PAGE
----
40 Years of a Pointless, Tragic Drug War -- But As Feds Crack Down, Reformers Fight Back
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At a rally in MacArthur Park in Los Angeles last month, Sicilia called on Americans to pressure their leaders to end the War on Drugs. “Drug prohibition and the arms industry, which illegally sends weapons to my country, are killing and destroying us and we have to stop it together,” Sicilia announced plans for a march from El Paso to Washington, D.C. to raise awareness of the effects of drug prohibition on Mexico.
Depriving criminal organizations of profit by legalizing drugs remains a non-starter in Washington. However the United States is becoming increasingly isolated. In Europe and, significantly, in Latin America, where the power of drug cartels has been the most lethal and corrupting, senior politicians, are increasingly speaking out in favor of ending prohibition. These include some of the United States most important former allies in the War on Drugs, among them, the last two Presidents of Mexico, Ernesto Zedillo and Vicente Fox as well as former Colombian President Cesar Gaviria. It was during Gaviria’s presidency that Colombian security forces killed the world’s biggest cocaine trafficker, Pablo Escobar.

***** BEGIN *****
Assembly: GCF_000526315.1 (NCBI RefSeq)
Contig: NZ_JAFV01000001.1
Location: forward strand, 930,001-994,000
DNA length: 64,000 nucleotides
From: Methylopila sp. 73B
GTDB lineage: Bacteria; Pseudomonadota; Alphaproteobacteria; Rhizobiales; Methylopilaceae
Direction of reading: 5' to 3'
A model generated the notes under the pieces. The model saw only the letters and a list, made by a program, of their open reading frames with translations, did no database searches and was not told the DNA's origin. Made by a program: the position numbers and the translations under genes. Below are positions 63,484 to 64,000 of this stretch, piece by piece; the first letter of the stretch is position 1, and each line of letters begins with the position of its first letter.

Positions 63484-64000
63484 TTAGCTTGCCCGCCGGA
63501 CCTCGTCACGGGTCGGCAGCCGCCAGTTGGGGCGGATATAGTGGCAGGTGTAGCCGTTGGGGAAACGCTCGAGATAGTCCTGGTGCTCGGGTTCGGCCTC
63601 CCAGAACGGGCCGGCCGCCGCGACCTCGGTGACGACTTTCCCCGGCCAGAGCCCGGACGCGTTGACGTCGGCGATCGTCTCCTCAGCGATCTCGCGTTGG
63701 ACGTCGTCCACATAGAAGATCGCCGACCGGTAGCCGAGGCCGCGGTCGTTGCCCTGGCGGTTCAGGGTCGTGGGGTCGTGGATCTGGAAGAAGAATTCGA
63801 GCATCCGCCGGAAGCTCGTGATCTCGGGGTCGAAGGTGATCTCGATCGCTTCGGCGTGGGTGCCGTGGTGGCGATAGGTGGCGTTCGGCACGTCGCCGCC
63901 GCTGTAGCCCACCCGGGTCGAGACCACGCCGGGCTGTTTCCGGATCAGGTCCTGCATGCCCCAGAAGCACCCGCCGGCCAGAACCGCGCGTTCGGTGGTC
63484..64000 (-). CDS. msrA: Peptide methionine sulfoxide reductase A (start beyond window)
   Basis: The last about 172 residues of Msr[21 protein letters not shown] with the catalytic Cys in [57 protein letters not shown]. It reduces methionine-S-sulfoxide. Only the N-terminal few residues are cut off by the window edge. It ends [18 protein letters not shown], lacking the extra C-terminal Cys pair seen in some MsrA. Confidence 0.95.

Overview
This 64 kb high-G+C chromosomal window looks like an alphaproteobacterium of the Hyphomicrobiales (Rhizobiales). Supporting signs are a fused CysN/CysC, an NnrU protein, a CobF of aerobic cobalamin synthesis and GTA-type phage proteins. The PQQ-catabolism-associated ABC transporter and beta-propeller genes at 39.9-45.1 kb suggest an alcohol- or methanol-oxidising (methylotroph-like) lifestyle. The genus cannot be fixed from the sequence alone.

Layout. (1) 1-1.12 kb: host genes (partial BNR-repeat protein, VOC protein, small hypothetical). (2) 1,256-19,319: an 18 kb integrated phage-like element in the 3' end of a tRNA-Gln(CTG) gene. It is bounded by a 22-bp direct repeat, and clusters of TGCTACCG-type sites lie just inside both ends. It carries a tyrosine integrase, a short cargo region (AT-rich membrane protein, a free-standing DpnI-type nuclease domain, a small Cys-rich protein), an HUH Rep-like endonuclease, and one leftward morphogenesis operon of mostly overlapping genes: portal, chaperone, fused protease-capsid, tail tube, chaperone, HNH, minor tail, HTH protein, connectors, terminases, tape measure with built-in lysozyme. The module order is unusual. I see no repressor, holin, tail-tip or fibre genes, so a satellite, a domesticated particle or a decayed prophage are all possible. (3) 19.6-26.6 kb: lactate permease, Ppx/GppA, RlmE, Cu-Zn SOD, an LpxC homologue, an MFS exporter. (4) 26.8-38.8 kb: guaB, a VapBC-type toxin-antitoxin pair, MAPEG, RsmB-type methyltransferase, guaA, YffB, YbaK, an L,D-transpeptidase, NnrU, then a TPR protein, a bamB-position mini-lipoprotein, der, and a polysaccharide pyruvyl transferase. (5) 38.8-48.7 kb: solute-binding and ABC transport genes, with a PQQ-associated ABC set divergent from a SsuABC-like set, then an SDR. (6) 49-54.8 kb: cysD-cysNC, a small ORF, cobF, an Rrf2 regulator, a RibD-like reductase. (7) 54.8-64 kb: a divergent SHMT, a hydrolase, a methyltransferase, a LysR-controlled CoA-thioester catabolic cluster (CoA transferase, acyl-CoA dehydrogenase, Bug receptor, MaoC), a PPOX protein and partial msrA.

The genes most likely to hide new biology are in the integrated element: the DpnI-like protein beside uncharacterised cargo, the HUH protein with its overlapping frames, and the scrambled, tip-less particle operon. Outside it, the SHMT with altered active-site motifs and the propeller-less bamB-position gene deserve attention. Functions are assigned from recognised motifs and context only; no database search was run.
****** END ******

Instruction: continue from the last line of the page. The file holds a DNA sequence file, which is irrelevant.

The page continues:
Then last month, something unprecedented happened. The current President of Colombia, Juan Manuel Santos, says it was time to start thinking about legalizing drugs including cocaine. "A new approach should try and take away the violent profit that comes with drug trafficking,” Santos told the Observer. “If that means legalizing, and the world thinks that's the solution, I will welcome it.” Still after decades of imposing prohibition on Latin America through billions of dollars in military aid and threats when countries refuse to toe the line, Santos knows the risks involved in challenging Washington’s orthodoxy. “What I won't do is to become the vanguard of that movement because then I will be crucified.”